The title of my Ph.D. thesis is "Identifying the mechanisms of complex transformations: From transition pathways to reaction coordinates".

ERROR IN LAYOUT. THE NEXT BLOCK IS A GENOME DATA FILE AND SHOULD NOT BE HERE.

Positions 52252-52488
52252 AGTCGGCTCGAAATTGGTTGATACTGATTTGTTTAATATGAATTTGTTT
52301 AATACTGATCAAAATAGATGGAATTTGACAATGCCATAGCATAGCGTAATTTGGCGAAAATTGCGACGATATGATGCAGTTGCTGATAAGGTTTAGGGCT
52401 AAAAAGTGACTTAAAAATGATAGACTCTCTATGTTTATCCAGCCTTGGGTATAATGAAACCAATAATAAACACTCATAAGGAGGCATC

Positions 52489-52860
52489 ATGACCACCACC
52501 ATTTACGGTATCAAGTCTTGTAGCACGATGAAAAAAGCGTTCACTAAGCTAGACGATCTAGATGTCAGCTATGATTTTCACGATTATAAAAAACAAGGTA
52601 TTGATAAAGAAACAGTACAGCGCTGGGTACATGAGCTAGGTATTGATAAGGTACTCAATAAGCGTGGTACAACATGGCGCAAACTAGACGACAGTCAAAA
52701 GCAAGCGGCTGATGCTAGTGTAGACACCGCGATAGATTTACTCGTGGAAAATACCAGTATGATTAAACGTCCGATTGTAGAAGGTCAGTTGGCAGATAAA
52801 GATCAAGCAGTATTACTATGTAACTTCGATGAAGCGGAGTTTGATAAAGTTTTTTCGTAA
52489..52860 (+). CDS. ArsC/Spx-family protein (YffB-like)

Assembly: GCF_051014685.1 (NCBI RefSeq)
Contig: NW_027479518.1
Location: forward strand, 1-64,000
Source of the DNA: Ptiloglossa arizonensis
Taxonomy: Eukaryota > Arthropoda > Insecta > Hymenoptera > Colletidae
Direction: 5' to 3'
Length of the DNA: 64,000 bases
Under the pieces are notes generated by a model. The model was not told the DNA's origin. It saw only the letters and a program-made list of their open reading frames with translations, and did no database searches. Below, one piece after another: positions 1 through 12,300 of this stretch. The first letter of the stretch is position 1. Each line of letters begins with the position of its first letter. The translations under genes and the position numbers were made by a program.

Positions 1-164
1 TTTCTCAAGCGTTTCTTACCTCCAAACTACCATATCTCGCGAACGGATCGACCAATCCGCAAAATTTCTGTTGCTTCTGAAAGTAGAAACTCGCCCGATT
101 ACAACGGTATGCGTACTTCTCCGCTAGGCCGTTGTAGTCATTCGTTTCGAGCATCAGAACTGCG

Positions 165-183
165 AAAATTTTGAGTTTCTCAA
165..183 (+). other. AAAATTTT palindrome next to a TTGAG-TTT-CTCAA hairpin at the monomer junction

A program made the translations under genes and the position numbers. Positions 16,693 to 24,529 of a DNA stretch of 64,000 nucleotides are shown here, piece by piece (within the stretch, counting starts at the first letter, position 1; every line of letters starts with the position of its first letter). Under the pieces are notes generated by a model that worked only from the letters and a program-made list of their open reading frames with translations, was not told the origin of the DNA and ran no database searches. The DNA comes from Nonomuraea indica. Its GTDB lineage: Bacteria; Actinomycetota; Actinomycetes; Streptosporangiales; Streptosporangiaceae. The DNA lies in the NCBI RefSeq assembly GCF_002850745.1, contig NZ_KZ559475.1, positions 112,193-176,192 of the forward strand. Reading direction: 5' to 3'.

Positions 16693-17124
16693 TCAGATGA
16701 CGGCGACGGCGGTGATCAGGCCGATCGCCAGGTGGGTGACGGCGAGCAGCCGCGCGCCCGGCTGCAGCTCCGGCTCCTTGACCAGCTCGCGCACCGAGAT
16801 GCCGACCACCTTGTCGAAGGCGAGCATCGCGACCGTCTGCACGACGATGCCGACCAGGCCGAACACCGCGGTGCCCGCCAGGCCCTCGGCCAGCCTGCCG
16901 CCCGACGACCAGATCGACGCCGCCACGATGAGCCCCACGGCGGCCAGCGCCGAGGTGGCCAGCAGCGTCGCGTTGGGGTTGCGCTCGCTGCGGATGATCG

In this doctoral thesis, I investigate the crystallization mechanisms and search for reaction coordinates in two different physical systems. In both cases, we observe transitions from an unordered, liquid-like state to an ordered, crystalline state. The first system is a polymer chain consisting of identical monomers interacting via a square-well potential. For a sufficiently small well width, the polymer undergoes a first-order freezing transition from an expanded, unordered phase to a compact, crystalline state. Using transition path sampling in combination with a new path generation algorithm developed specifically for polymers, we study this freezing transition. We find that typical transition states, located between the two stable phases, consist of a single crystalline nucleus attached to one or more chain fragments. The second system consists of soft particles with purely repulsive interactions. Due to the finite value of the pair potential for zero separation, the GEM-4 system can form a cluster crystal. In such a crystal, a number of particles sit on top of each other at the same lattice site. Hopping events occur where a particle jumps from its cluster to an adjacent one at another lattice site. We investigate which microscopic mechanisms lead to the formation of cluster crystal structures from a supercooled liquid. We also compare our simulation results with predictions from classical nucleation theory. For both systems, we calculate free energy landscapes as a function of different order parameters and optimize the reaction coordinate. In the case of the polymer we find that the total potential energy combined with a measure of its overall crystallinity is a better indicator of the progress of the transition than the size of its crystalline nucleus, which is used in classical nucleation theory. For the cluster crystal system, we place particular emphasis on investigating the role of various structural compositions during the freezing transition. We find that even for conditions where a multiply-occupied fcc crystal is the thermodynamically stable phase, kinetically, the nucleation into bcc cluster crystals is strongly preferred.


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